The Crusades

Author : S.J. Allen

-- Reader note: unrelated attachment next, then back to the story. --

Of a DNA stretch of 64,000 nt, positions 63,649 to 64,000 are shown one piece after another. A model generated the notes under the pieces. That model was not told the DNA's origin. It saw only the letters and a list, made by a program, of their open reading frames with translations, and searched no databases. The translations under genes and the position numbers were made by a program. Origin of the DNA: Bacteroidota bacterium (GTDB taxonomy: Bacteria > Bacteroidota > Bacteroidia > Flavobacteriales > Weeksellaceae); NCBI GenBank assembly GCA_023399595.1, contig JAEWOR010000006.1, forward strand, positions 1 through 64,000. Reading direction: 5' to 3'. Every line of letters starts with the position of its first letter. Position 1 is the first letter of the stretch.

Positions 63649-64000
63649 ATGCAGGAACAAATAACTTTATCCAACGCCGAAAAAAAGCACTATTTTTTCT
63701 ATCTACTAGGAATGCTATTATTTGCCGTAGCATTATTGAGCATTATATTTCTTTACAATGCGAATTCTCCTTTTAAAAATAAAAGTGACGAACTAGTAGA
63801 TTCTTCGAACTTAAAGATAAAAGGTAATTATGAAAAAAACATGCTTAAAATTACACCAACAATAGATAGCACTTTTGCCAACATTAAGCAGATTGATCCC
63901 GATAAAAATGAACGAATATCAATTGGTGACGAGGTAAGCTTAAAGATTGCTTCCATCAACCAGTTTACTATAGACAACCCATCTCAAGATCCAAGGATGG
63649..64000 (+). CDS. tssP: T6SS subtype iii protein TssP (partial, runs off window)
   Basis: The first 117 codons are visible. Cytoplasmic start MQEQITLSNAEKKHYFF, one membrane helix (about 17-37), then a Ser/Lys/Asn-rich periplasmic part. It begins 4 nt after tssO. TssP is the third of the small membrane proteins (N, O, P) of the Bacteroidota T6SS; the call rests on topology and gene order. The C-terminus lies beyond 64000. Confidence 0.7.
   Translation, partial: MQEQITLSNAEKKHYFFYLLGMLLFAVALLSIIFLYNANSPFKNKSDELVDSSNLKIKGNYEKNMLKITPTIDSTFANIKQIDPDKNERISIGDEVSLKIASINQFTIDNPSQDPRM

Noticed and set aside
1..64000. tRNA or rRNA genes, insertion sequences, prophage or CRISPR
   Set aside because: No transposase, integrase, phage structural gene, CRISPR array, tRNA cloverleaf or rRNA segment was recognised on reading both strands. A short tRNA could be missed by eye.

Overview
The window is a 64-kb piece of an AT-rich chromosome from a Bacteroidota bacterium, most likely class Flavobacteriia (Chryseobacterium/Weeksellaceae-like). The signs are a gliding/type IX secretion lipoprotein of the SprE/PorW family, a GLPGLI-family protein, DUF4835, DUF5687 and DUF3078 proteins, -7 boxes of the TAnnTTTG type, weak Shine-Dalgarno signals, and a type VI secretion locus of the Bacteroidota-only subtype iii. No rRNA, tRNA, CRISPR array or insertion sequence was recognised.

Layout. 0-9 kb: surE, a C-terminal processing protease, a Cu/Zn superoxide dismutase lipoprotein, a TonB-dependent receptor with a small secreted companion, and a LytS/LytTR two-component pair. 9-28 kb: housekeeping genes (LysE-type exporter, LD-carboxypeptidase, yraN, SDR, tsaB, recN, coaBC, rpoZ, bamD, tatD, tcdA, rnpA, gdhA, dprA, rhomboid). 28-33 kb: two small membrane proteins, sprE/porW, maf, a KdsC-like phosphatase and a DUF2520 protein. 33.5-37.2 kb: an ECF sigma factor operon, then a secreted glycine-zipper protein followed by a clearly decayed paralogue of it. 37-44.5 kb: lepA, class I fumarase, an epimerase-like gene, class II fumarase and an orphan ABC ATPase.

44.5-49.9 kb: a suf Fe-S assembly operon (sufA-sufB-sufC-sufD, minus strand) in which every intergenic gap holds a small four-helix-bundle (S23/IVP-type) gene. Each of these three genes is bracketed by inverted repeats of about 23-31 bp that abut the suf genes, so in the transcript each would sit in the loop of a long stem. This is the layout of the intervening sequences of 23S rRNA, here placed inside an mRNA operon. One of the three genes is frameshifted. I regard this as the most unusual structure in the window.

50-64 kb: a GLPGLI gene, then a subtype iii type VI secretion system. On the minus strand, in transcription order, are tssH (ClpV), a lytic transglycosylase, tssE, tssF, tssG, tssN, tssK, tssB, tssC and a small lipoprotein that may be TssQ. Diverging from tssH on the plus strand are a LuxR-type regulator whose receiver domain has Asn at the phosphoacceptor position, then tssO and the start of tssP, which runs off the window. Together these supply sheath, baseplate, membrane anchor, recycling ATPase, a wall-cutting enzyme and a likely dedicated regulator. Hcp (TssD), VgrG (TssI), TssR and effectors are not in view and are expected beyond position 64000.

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Since the publication of the first edition of The Crusades: A Reader, interest in the Crusades has increased dramatically, fueled in part by current global interactions between the Muslim world and Western nations. The second edition features an intriguing new chapter on perceptions of the Crusades in the modern period, from David Hume and William Wordsworth to World War I political cartoons and crusading rhetoric circulating after 9/11. Islamic accounts of the treatment of prisoners have been added, as well as sources detailing the homecoming of those who had ventured to the Holy Land—including a newly translated reading on a woman crusader, Margaret of Beverly. The book contains sixteen images, study questions for each reading, and an index.